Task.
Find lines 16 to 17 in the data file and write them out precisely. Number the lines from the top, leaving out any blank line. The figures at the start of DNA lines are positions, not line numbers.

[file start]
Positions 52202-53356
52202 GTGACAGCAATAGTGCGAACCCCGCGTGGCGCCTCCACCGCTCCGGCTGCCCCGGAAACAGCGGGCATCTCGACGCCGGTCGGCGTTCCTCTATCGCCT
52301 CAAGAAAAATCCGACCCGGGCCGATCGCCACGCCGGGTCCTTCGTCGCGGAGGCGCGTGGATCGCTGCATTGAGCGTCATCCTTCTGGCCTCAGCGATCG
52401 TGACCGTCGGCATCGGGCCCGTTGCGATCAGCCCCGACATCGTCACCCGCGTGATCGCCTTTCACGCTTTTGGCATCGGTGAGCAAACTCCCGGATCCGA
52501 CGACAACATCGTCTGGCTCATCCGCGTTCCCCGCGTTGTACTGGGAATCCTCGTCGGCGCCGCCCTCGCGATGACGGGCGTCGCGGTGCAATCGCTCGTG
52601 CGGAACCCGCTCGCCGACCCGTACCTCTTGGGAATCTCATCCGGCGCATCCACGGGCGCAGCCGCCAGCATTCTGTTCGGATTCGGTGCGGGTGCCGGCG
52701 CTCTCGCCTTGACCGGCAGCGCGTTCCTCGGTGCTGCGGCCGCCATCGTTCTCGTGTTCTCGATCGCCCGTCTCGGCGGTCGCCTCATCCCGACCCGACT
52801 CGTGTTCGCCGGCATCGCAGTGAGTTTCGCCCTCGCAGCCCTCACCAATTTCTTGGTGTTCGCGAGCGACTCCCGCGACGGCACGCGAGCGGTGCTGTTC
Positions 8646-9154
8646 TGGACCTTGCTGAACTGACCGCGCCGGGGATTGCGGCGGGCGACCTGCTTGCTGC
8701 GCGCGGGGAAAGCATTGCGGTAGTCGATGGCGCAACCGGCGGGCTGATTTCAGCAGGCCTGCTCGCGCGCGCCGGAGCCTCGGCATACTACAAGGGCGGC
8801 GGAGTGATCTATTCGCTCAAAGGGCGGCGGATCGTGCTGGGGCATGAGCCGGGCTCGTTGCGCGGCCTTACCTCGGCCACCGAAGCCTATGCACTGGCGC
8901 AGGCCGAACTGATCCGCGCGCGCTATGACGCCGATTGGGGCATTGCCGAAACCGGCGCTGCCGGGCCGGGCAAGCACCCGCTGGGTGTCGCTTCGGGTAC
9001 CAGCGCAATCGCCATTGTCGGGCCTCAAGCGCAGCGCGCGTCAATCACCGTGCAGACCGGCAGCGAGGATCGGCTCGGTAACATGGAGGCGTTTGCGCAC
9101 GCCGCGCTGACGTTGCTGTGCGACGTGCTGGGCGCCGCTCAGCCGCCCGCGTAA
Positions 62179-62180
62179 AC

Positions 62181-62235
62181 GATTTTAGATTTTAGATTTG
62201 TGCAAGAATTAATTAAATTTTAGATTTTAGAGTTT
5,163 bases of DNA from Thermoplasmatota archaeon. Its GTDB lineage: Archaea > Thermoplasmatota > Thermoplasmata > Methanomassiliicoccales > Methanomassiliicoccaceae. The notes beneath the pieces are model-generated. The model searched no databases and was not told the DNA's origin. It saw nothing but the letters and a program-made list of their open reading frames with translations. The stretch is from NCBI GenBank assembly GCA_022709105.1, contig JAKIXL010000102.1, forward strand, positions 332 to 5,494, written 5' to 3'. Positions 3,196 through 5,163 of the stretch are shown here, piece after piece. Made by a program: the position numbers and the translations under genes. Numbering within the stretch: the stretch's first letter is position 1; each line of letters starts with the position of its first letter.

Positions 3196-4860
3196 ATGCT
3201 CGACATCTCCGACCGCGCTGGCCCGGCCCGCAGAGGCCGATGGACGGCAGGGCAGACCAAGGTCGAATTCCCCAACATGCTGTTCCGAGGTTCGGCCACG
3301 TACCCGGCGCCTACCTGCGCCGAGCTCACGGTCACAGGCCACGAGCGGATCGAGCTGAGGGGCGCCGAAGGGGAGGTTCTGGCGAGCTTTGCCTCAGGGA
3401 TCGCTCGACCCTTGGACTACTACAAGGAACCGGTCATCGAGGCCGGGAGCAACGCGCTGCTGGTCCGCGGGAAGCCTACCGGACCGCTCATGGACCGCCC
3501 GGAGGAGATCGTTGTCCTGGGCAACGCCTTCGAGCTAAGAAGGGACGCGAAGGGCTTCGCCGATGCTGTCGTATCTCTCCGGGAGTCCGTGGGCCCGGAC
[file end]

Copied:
Positions 62179-62180
62179 AC